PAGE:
The gardens and orchards at Green Spring are extensive and furnished with a variety of good fruit. Out of the 164 slaves mentioned above but 59 are crop negroes—I mean exclusive of boys. 12 are house servants, 4 carpenters, one a wheelwright, two shoemakers, three gardeners and hostlers. The horses are really useless and consume a great deal of corn, the plantation business being done with oxen—The gardens are indeed in tolerable good condition—The Green Spring improvements were valued at £700. The house at Green Spring wants repair much. I fear that the long gallery will fall in despite of props, having already quitted the house a little. The walls appear good, and I believe the timbers are likewise so. I am informed that Major Taliaferro says he will make a thorough repair for  500.—The woolens sent in last year for your people are through—light and insufficient. Good Welch cotton seems upon the whole to answer best. The weeding hoes were good for nothing—much loss is sustained from not having proper instruments of husbandry.—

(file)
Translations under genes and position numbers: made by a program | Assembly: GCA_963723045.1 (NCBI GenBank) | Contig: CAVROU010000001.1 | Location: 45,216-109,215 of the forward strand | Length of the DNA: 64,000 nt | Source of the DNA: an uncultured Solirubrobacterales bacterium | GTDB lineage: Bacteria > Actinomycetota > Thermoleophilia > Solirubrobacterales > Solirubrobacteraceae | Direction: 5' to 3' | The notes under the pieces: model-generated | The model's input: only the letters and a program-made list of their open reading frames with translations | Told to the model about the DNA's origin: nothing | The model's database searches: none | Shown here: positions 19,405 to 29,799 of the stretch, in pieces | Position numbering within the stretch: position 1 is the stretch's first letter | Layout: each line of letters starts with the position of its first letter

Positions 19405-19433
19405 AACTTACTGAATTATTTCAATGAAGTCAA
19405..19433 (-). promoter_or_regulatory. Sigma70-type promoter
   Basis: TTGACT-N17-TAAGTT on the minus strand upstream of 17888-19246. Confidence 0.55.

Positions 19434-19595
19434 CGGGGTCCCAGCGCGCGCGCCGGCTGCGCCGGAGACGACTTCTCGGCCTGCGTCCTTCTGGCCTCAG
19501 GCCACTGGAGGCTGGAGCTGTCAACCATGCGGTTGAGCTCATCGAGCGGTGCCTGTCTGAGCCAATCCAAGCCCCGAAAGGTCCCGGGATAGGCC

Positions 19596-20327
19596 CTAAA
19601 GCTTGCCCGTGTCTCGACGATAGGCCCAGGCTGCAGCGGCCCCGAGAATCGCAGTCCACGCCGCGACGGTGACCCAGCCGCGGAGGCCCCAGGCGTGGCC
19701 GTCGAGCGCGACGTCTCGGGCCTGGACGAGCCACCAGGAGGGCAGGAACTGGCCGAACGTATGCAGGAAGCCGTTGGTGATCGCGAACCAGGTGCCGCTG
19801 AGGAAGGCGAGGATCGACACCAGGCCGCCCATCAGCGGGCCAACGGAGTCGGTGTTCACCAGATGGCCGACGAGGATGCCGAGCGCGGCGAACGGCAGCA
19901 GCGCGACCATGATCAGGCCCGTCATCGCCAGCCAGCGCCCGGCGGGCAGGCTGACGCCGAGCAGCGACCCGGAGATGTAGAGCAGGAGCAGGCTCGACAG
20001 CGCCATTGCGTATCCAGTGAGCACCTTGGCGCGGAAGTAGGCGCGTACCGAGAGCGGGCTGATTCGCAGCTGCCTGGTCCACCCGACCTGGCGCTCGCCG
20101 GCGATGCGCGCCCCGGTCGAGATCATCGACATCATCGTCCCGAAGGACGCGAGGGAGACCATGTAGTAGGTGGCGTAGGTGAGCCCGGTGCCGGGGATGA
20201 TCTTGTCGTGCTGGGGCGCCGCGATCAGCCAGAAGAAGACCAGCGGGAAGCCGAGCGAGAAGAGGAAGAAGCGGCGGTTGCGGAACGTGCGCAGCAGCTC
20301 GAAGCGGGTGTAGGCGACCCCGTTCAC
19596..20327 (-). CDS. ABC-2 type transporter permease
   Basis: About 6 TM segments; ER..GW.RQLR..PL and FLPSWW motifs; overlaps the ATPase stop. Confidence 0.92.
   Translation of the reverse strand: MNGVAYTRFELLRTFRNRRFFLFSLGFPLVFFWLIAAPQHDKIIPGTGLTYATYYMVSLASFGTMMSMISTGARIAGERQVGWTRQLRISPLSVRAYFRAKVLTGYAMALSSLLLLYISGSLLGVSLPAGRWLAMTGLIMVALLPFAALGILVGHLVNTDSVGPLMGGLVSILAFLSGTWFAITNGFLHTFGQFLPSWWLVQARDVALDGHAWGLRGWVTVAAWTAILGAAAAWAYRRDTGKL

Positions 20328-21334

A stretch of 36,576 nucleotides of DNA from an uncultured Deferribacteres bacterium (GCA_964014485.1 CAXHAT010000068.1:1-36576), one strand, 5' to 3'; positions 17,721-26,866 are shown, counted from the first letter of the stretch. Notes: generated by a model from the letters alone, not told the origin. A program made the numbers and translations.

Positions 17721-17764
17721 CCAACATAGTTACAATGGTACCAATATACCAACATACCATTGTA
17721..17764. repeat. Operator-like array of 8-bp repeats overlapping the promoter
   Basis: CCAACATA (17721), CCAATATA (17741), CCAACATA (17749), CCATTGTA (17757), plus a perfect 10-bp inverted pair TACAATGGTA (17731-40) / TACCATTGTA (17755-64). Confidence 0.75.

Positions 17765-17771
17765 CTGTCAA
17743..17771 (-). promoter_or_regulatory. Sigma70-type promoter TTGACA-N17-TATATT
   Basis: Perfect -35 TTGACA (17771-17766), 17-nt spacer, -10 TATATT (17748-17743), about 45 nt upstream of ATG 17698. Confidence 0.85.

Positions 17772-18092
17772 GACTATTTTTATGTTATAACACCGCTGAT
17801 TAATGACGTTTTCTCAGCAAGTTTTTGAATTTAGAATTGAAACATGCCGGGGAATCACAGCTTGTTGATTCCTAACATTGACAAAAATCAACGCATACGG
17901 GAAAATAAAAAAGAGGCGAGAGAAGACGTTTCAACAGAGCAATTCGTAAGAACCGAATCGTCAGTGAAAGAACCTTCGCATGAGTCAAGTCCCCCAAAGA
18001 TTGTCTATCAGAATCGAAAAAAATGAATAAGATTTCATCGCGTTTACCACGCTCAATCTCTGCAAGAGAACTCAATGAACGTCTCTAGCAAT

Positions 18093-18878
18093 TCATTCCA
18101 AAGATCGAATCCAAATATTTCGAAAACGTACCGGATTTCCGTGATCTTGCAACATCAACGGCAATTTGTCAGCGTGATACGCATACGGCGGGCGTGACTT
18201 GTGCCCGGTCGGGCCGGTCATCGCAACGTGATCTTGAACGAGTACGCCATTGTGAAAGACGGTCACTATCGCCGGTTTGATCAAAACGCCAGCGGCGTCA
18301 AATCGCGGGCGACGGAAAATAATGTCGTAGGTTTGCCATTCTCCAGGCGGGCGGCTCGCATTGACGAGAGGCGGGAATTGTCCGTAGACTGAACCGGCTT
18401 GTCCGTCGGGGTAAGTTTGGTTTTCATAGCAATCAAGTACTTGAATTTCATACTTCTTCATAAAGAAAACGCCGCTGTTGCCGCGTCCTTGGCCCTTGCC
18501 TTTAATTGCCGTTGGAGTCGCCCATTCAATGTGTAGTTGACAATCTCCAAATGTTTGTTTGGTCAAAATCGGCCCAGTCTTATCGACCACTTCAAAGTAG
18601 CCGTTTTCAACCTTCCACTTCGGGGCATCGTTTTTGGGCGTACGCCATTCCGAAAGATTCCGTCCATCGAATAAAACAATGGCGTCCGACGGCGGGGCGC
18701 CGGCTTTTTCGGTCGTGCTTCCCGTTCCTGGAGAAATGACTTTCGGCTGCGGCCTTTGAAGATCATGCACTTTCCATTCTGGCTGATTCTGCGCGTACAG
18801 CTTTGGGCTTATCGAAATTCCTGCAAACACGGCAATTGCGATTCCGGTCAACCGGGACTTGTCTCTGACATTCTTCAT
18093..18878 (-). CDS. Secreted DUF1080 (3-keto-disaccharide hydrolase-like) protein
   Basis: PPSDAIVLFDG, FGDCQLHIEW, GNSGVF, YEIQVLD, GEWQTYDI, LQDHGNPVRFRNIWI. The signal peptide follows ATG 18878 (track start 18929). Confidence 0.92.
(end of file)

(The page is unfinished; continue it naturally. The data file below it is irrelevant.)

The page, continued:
(Lee Papers, IV, pp. 149-162)

N.B.—Most of the household furniture are sold and many of the Books a few articles still remain at Green Spring some of little or no value. Such as are saleable may be disposed of if desired, the Books remaining on hand after being repeatedly advertized for sale, were put into the Book sellers hands but few of them have yet been disposed of.

(Lee Letters, V, p. 364)

Courtesy of U.S. Air Service

Letter from Richard Henry Lee, “Chantilly, Oct. 9, 1772,” to Landon Carter, Esq.

—So far as I am able to judge I think Mr. Peele2 has much merit in his profession, but in the article of mixing colors for duration, he would seem to be dificient, by the picture he has drawn of Lord Chatham. The colors of that piece have greatly faded in the short time since it was done. I observe in your letter to Mr. Peele that this is one of your capital objections to the copies that have been already taken of your mother’s picture.—I would beg leave to refer you to my brother Frank on his return from Annapolis where he will have had many opportunities of seeing Mr. Peeles performances etc. etc.